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STANDING as a Labour candidate in the local council elections has been an enlightening experience.
There has been the regular knocking on doors, canvassing people’s opinions. The reception varies from those that shut the door in your face to others who ask you in for a chat and a cup of tea.
There are many problems, like the couple stuck on the top floor of a block of flats, one with cancer, the other blood clots. They want to move to a ground floor flat where getting up and down is less difficult.
The question of anti-semitism in the Labour Party has made life difficult with a number of Jewish voters who now close the doors — this despite one of my fellow candidates being Jewish himself.
While anti-semitism is no doubt a problem in the Labour Party, and other political parties as well, it is curious that the issue just surfaced a month before local elections, with the party being predicted to do well.
The attacks on the leader over ludicrous allegations of being a Czech spy and then for his wholly sensible approach towards Russia and events in Salisbury all came in the run-up to these elections — coincidence or what?
It is one of the challenges of the doorstep to try to bring the conversation round to policy and away from the personality focus of the media.
When it comes to election time, some seem to switch to X-factor mode, with the focus on personality. Then, things like homeless on the streets, a million plus going to foodbanks and a crumbling NHS somehow get lost. We need to get the voter thinking about those issues.
At local election time the challenge is to bring the voter to the level of the local. This particularly includes the massive cuts made in local authority budgets, which, in Redbridge where I am standing, amount to 44 per cent over the past few years.
Budgets have been slashed, yet some people expect the same level of services without paying more for them. The local Conservatives have the audacity to start petitions calling for the reinstatement of services cut due to the actions of their government in making the original funding restrictions.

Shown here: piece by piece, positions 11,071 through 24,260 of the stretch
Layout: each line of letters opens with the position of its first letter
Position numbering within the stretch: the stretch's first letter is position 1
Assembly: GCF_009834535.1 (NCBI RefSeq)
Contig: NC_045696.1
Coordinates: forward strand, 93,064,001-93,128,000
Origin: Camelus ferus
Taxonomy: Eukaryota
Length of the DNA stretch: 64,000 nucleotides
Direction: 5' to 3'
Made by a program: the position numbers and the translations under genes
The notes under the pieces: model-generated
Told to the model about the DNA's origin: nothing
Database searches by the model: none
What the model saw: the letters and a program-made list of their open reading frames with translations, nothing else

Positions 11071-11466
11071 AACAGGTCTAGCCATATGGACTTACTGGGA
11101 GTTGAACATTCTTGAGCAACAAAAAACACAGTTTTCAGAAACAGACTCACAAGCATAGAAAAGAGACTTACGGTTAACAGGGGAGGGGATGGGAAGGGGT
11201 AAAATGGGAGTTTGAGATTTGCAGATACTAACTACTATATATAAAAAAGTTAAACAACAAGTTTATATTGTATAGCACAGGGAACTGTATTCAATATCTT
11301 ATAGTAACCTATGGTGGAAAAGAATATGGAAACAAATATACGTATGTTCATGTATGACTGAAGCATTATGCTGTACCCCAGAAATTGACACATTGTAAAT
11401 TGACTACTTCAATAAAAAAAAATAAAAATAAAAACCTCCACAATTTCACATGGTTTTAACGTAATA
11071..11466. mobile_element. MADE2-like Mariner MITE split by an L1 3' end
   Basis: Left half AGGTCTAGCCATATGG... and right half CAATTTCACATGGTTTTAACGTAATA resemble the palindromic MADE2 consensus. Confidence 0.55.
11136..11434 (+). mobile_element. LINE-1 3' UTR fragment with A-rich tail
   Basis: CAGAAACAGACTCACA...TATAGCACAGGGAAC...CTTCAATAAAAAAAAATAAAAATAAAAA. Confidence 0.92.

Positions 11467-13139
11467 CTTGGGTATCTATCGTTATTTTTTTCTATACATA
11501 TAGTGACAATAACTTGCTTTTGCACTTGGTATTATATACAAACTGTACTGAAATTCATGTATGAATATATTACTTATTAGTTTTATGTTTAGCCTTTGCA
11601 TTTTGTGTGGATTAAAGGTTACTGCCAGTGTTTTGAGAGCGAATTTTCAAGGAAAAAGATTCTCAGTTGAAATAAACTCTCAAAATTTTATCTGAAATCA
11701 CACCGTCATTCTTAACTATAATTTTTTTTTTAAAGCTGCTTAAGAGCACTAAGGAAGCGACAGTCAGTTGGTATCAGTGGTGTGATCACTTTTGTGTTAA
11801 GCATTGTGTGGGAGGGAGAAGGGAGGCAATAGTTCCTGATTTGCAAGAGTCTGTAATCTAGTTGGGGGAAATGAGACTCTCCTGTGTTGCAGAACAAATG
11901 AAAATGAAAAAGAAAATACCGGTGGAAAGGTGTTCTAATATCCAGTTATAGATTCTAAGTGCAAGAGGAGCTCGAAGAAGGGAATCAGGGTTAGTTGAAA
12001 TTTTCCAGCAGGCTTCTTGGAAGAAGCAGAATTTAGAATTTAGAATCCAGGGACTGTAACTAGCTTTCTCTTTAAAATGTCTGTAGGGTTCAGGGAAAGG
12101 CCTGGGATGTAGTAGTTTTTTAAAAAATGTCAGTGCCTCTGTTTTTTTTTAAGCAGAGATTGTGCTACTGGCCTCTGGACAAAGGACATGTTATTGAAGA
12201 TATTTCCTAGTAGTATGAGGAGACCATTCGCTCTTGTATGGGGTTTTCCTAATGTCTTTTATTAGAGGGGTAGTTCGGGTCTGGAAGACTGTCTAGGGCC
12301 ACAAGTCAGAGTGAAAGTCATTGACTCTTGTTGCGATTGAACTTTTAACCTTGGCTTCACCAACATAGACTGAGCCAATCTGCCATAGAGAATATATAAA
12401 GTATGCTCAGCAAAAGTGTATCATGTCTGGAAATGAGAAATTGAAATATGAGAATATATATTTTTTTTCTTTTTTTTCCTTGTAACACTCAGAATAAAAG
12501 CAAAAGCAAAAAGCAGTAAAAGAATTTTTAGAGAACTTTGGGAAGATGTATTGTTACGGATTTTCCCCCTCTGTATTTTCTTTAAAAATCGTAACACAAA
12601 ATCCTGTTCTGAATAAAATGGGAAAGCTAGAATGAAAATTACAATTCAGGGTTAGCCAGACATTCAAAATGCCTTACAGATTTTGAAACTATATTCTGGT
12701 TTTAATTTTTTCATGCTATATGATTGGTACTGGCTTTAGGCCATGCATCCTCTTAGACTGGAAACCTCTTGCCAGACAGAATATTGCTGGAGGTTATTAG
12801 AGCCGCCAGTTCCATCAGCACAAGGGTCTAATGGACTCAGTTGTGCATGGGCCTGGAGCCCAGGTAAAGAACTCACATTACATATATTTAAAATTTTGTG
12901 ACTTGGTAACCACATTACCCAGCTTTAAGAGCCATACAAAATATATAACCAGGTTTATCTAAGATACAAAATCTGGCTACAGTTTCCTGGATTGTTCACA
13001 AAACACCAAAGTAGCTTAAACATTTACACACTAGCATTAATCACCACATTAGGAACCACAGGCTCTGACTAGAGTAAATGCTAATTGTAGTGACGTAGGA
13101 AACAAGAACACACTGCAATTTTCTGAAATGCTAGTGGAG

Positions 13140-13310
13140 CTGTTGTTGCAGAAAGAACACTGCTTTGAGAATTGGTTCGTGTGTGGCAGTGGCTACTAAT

It is all something to be countered on the doorstep and in the local media. The support of fellow party members is another impressive thing.
The Labour Party really is a volunteer army. People come and give their time freely to help get members elected. They knock on doors, deliver leaflets, attend fundraisers and donate generously.
Until you really take part on a day-to-day basis, it is difficult to appreciate just how much ordinary people give to get Labour candidates elected.
The contrast with the Tories is stark. Backed by big business, they are never short of funds and so do not have the same volunteer ethos. It is a real David versus Goliath battle and, thankfully, David often comes out on top.
At the moment things are looking good for Labour in the local elections. There have been distractions, but the Tories have their own little local difficulties, not least the Windrush crisis.
So, while they have no doubt profited from some discord within Labour ranks, the old nasty party has once again reappeared baring its teeth for all to see.
So it’s on to the finish line tomorrow. Things are looking good for the three Labour candidates in Wanstead Village, but never count your chickens as they say.
Come Friday, we will all know. Till then, its back to knocking those doors and delivering leaflets.
Paul Donovan is a Labour Party candidate for Wanstead Village ward in the Redbridge Council elections. You can find more of his work on paulfdonovan.blogspot.com.
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